The Middle Ages
During the Middle Ages in Europe, farmers made scarecrows which they believed had special powers. In Italy skulls of animals were placed on the tops of tall poles in the fields. Farmers believed the skulls would scare away birds and protect crops from diseases. In Germany farmers made wooden witches and put them in their fields at the end of winter. They believed that witches would draw the evil spirit of winter into their bodies so spring could come.
In Medieval Britain scarecrows were live boys who were 9 years old or older. Known as bird scarers or bird shooers, they patrolled wheat fields carrying bags of stones. If crows or starlings landed in the fields they would chase them off by waving their arms and throwing the stones.
The Great Plague killed almost half the people in Britain in 1348, so landowners couldn’t find enough bird scarers to protect their crops. They stuffed sacks with straw, carved faces in turnips or gourds, and made scarecrows that stood against poles.
The boys and sometimes girls who survived the plague and still worked as bird scarers had to patrol 2 or 3 acres by themselves. So, instead of bags of stone, the children carried clappers made of 2 or 3 pieces of wood joined together at one end. The noise made by the clappers scared off whole flocks of birds. Bird scarers continued to patrol British fields until the early 1800s when new factories and mines opened up and offered children better paying jobs.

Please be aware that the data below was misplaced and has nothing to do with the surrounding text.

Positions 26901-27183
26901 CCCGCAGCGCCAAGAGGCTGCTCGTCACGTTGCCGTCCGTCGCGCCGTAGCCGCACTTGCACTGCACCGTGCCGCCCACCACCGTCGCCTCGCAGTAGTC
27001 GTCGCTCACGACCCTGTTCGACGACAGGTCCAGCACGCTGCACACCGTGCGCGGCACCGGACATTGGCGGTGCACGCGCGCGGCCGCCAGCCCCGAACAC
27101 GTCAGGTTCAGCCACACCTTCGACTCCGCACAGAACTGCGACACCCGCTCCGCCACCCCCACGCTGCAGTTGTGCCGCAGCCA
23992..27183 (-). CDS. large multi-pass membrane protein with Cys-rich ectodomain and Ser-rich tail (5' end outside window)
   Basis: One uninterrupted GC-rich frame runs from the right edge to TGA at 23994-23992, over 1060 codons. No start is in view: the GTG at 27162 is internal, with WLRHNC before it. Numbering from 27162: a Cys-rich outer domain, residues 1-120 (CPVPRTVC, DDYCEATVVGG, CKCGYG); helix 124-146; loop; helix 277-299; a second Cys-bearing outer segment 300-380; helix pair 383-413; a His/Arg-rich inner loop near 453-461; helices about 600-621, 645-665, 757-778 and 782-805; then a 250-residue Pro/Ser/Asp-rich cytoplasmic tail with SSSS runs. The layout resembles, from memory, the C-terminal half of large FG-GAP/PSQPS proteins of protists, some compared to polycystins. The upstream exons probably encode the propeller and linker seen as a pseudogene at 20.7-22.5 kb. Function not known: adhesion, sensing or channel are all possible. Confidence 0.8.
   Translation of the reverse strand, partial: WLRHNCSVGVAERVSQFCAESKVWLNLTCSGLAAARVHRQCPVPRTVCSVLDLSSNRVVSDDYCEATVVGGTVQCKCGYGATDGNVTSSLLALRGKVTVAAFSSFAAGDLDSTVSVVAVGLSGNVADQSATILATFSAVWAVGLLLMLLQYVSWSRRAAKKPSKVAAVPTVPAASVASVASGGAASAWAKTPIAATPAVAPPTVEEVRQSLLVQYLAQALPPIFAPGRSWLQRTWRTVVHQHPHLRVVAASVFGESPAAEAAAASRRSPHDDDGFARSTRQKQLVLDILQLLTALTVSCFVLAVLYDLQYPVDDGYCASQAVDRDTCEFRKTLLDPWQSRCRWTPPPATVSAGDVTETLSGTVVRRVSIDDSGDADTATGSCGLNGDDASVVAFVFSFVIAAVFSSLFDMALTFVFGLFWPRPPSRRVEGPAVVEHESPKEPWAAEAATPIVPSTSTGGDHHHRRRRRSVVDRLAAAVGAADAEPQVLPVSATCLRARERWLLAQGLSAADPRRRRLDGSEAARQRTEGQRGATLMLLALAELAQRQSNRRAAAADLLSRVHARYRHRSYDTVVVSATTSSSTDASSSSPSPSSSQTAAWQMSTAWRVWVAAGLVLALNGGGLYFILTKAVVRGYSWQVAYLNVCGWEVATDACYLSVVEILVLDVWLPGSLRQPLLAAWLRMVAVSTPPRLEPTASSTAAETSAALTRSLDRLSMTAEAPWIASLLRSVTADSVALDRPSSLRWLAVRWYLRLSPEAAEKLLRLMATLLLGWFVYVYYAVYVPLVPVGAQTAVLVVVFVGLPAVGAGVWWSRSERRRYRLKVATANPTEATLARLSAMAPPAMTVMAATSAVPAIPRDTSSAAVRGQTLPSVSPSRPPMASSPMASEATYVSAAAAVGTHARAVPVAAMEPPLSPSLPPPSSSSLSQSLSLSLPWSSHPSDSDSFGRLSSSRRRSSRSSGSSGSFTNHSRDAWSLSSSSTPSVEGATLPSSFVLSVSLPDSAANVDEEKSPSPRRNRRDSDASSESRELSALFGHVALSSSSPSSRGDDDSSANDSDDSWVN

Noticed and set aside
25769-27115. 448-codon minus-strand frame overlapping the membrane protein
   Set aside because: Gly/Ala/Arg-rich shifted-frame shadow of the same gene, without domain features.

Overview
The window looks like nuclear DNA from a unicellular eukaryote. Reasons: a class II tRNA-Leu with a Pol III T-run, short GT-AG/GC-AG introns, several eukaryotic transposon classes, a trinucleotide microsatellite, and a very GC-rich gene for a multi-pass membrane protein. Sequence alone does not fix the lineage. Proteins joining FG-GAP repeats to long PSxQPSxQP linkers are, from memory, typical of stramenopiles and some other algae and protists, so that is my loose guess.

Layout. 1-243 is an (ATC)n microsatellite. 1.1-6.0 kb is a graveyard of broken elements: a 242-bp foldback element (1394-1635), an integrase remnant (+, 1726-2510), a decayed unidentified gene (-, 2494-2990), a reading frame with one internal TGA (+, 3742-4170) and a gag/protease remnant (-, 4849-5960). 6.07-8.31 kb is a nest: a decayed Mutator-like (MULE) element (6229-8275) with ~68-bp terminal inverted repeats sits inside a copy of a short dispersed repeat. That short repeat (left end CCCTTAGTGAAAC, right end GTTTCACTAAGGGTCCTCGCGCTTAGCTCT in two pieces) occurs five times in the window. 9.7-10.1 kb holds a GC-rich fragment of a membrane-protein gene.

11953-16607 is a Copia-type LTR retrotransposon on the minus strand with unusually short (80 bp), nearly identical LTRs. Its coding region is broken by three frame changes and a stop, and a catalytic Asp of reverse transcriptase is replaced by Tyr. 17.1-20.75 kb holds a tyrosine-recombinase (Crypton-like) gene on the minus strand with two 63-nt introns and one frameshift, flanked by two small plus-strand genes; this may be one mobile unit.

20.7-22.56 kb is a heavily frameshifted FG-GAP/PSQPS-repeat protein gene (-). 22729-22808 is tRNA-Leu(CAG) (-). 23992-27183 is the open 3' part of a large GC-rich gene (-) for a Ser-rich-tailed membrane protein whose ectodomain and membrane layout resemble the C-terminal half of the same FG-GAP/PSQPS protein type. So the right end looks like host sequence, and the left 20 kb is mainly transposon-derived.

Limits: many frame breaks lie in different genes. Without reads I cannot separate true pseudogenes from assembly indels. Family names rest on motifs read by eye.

To protect their corn crops Native American tribes throughout North America used scarecrows or bird scarers. Most native bird scarers were adult men. Some, in what is now Virginia and North Carolina, sat on raised wooden platforms and howled and shouted if crows or woodchucks came near the corn. In Georgia, the Creek’s families moved into huts in their corn fields during the growing season to protect the crop from birds and other animals. Seneca tribes, in what is now New York, soaked corn seeds in a poisonous herb mixture that would make the crows fly crazily around the fields and scare away the other birds.